A haploid cell contains a single set of chromosomes (n), whereas a diploid cell contains two sets (2n). In humans and most other multicellular organisms, the majority of cells are diploid, and only the gametes (egg and sperm cells) are haploid. However, some organisms consist entirely of haploid cells, and may reproduce sexually or asexually.
What is a Haploid Cell?
The word haploid (meaning ‘half’) describes a cell that contains a single set of chromosomes. Diploid cells contain two sets of chromosomes, which are arranged in homologous pairs. The body (AKA somatic) cells of most organisms are diploid, and only their gametes are haploid.
However, there are some organisms (such as male bees, ants, and wasps) that contain only haploid cells. This is because these insects hatch from unfertilized eggs which only contain DNA from their mother; they do not receive any chromosomes from a second parent.
How Many Chromosomes Are in a Human Haploid Cell?
Most human cells are diploid, and only the gametes (i.e., the sperm and egg cells) are haploid. Haploid cells contain half the number of chromosomes as diploid cells. A human diploid cell contains a total of 46 chromosomes (2n = 46), so a haploid cell will contain 23 chromosomes (n = 23).
How Are Haploid Cells Produced?
Haploid cells in humans are produced by meiosis. This is a type of cell division in which a single diploid parent cell divides to produce four, non-identical haploid daughter cells. Meiosis is used to produced gametes and is a necessary precursor to sexual reproduction.
Before meiosis begins, the diploid parent cell makes identical copies of all its chromosomes. Each chromosome now consists of two sister chromatids (genetically identical DNA strands) joined together by a centromere.
The cell then undergoes meiosis I, in which the newly-replicated chromosomes line up in their homologous pairs. At this point, the homologous pairs trade genetic material with one another in a process known as crossing over.
This ensures that the sister chromatids are no longer genetically identical. When the cell divides, each new cell receives one chromosome (consisting of two sister chromatids) from each homologous pair. This produces two non-identical, haploid daughter cells.
During meiosis II, the two haploid daughter cells produced in meiosis I divide once more. This time, the DNA is not replicated; instead, one sister chromatid from each homologous pair is donated to each new daughter cell. The end product of meiosis II, therefore, is four non-identical haploid daughter cells.
Examples of Haploid Cells
Almost all of the cells in sexually reproducing organisms are diploid, with the only exception being the gametes. Sperm and egg cells each contain a single set of chromosomes which, during sexual reproduction, combine to form a single diploid cell (or zygote). Examples of haploid gametes include:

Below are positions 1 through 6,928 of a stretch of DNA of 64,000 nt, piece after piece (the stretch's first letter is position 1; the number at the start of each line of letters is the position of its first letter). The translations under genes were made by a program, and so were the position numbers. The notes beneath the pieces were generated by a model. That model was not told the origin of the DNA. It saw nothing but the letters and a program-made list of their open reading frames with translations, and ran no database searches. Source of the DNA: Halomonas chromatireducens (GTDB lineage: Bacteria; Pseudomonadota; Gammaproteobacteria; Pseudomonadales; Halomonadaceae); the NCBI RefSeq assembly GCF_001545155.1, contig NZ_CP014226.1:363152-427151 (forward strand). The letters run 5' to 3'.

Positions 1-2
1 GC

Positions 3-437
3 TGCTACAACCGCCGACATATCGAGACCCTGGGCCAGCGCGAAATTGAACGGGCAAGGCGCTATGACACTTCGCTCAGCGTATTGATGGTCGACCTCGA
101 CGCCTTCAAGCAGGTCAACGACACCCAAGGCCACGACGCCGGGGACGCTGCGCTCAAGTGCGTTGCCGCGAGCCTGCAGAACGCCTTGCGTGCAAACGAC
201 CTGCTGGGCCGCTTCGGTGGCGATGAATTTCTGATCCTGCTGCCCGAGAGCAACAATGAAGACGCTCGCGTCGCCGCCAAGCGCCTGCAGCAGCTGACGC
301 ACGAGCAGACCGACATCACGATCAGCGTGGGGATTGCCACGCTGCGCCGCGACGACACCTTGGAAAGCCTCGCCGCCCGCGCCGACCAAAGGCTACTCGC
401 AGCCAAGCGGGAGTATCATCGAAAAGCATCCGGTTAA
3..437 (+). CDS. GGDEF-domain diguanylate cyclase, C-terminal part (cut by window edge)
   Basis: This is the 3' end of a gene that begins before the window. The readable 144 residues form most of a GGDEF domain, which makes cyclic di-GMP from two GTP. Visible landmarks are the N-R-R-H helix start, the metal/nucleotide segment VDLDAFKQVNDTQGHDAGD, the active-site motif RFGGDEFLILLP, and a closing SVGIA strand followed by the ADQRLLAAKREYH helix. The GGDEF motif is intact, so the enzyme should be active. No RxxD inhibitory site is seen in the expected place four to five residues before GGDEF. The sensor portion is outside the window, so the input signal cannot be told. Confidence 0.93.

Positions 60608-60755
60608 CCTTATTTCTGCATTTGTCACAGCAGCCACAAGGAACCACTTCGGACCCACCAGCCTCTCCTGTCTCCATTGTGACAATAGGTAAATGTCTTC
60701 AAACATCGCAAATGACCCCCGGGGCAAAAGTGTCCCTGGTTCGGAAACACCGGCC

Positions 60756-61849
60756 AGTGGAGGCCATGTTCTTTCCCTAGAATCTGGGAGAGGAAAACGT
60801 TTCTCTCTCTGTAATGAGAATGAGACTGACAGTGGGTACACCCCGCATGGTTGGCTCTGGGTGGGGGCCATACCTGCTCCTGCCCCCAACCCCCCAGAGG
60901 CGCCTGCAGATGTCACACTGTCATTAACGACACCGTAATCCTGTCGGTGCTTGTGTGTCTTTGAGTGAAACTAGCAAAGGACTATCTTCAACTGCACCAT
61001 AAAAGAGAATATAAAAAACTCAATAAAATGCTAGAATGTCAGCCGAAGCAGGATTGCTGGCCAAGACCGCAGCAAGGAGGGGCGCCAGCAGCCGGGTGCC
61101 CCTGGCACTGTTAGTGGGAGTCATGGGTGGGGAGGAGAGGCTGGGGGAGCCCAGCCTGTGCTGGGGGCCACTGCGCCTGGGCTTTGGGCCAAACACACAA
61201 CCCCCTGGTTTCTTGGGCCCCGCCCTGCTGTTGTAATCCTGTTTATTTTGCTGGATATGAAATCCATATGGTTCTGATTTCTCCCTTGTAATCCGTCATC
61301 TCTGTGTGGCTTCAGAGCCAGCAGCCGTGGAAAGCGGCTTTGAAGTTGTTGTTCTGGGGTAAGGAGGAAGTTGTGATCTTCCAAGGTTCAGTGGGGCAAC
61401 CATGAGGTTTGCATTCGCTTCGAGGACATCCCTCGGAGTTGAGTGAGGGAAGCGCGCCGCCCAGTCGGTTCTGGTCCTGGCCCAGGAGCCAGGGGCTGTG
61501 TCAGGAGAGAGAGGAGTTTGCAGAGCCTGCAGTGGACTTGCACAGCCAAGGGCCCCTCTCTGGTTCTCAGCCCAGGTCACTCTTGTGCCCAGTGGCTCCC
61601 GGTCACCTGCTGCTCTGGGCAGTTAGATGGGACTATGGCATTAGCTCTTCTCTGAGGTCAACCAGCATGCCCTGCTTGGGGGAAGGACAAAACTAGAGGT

- Sperm and egg cells (the reproductive cells of humans)
- Spores (the reproductive cells of fungi, algae, and plants)
- Pollen (the reproductive cells of male plants)
Pollen is an example of a haploid cell
Haploid organisms are organisms that only contain haploid cells. Although most living things are made almost entirely of diploid cells, some multicellular organisms (like male insects of the order Hymenoptera) are haploid organisms.
This is because they develop from unfertilized eggs, and therefore, only contain genetic information from a single parent (the mother). Despite this, the sole purpose of male ants, wasps, and bees is to reproduce.
Male insects of this order produce haploid sperm using a type of aborted meiosis called spermatogenesis, which they use to fertilize the eggs of the queen ant.
The Haploid-dominant Life Cycle
The haploid life cycle is most commonly observed in eukaryotic, single-celled organisms. It is the simplest type of life cycle, in which organisms spend most of their lives as haploid gametes. When they fuse, the haploid gametes produce a diploid zygote which quickly undergoes meiosis to produce more haploid gametes.
Most fungi have a haploid-dominant life cycle. One example of this is the black bread mold, Rhizopus stolonifer. The mature, multicellular form of this mold is haploid, and only during sexual reproduction is a diploid zygote (called a zygospore) produced.
The zygospore then undergoes meiosis to produced haploid spores which, under the right conditions, can be used for asexual reproduction.